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Open information: Documenting data and methods

Open data is great, Open data is amazing, but unless your users understand your data they can't use it.

Do you share or would like to share open data? Is your data adjusted in anyway? Have you cleaned it or removed outliers? Have you added a random spatial offset to anonymise it? Have you used age adjustment, or seasonal adjustment to reveal underlying patterns? Do your users know that you have done this? Do your users need an advanced degree to understand your documentation? Would a journalist picking up you data be reasonably expected to understand what it is telling them without talking to you?

Are there biases in your data? Are you catching every case or do you think that they are some cases that are not captured? Do your users understand how those missing cases and biases effect their use of your data?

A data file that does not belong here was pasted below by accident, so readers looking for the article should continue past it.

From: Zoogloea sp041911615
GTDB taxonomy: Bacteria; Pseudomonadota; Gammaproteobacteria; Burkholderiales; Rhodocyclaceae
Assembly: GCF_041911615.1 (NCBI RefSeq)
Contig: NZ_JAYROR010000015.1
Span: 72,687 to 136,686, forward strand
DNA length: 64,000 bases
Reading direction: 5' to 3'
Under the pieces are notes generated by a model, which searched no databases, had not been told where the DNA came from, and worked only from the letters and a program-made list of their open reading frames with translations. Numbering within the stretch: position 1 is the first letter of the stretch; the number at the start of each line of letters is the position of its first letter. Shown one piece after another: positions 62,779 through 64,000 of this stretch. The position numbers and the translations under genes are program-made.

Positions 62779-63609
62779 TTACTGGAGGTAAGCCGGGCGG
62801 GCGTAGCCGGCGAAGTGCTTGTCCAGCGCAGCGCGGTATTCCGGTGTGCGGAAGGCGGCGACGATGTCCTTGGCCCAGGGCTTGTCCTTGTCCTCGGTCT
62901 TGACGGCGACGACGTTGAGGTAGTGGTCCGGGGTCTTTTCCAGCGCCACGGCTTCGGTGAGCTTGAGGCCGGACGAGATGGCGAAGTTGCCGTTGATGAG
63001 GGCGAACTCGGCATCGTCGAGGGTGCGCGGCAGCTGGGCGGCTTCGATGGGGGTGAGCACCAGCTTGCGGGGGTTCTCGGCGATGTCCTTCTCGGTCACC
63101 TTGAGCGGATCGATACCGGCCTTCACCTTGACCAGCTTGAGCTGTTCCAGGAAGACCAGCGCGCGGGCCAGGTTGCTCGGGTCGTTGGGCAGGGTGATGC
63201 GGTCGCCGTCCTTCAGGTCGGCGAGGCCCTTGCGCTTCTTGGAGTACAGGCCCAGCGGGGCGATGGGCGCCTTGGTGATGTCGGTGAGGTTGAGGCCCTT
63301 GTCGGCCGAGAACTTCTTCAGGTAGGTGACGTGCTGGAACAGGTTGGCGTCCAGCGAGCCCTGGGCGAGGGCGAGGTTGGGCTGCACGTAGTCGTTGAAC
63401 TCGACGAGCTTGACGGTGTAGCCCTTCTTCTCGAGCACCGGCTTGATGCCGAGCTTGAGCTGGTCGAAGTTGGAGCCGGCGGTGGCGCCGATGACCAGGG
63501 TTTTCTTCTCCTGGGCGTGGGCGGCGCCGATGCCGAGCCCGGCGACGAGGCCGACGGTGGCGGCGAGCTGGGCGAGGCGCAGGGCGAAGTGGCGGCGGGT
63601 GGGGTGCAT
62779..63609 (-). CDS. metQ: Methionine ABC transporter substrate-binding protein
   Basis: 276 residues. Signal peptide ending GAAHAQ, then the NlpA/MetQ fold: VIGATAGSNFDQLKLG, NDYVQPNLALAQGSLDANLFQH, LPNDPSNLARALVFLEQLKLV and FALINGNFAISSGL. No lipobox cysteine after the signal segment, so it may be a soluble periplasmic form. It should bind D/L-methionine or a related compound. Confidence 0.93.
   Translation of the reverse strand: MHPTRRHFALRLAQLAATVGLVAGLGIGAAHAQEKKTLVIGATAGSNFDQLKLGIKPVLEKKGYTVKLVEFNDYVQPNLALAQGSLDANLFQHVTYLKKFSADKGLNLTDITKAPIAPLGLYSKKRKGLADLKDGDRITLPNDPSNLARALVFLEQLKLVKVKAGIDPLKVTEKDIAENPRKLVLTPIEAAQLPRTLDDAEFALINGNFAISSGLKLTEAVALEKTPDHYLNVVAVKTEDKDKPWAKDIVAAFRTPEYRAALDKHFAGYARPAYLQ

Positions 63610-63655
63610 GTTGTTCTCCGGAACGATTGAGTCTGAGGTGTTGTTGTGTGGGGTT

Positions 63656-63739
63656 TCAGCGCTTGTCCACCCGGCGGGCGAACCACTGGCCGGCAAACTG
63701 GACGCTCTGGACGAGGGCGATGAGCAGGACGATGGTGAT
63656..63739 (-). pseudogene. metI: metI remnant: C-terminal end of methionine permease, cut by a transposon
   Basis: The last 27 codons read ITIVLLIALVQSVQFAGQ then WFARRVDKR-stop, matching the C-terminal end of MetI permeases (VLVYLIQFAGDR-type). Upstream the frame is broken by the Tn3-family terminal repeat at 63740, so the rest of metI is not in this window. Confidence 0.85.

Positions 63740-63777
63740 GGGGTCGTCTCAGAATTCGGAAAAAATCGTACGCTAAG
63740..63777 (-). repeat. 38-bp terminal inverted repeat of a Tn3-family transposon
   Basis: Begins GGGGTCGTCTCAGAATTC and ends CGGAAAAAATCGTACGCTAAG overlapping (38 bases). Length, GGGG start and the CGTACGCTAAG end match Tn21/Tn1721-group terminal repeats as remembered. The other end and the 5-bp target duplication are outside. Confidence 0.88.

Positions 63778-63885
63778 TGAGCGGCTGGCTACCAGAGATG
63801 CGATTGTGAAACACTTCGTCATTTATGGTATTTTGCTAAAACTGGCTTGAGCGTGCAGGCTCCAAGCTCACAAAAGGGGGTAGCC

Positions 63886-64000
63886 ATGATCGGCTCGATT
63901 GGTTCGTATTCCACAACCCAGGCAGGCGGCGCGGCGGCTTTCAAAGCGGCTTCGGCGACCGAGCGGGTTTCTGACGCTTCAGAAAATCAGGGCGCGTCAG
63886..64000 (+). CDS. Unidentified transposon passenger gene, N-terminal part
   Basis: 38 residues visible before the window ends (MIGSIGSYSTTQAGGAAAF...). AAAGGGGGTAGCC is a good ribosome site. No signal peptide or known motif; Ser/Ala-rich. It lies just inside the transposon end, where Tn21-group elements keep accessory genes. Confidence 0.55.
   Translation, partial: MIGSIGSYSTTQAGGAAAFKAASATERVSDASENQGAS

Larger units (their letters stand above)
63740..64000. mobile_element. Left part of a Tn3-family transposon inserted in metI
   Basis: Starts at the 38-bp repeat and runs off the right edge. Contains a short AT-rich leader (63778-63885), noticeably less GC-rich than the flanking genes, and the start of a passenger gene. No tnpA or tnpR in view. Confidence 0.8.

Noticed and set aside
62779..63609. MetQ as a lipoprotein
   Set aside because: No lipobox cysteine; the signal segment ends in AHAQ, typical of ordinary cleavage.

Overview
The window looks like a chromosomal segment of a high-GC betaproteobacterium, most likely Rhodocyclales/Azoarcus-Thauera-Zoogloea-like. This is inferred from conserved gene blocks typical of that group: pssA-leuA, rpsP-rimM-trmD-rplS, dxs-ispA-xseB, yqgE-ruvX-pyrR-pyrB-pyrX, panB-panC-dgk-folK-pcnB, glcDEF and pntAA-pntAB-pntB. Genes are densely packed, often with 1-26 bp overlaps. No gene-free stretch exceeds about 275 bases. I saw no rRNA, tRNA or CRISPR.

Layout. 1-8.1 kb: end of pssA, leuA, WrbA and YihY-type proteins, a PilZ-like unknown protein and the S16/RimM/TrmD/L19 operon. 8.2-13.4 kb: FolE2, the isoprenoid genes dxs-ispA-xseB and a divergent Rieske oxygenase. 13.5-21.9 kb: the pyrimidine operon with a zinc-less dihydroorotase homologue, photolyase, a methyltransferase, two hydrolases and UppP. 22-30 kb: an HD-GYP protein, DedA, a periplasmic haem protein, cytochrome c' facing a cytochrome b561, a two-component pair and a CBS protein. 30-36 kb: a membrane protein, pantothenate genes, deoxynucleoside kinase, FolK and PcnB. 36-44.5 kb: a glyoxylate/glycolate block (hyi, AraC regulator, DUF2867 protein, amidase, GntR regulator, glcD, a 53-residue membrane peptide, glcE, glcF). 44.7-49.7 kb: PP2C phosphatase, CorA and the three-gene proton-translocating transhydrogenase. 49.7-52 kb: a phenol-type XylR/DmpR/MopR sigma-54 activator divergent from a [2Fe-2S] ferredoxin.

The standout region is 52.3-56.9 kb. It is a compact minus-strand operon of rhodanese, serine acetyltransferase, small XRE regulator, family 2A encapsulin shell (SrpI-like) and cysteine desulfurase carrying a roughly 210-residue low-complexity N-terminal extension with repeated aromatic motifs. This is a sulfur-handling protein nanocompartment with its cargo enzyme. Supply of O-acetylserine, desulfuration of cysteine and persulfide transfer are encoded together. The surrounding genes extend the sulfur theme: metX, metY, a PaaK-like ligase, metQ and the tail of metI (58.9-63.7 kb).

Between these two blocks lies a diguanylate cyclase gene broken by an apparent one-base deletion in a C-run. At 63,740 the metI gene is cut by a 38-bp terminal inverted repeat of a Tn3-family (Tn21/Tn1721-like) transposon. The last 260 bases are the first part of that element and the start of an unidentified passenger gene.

Based on my work in medical statistics, I will talk about how to share data with methods and documentation to make data relevant and results reproducible and accessible. In open source we know a lot about documentation, UX design, technical debt and onboarding time. I want to ask how we can apply these ideas to developing open data

Rhydwyn Mcguire

Rhydwyn is a statistician currently working in the healthcare system, working with large and rapidly changing data sets, and presenting and communicating these to non-statisticians. Rhydwyn is passionate about open source technology that makes science easier and gets meaningful results into scientists’ and policymakers’ hands.


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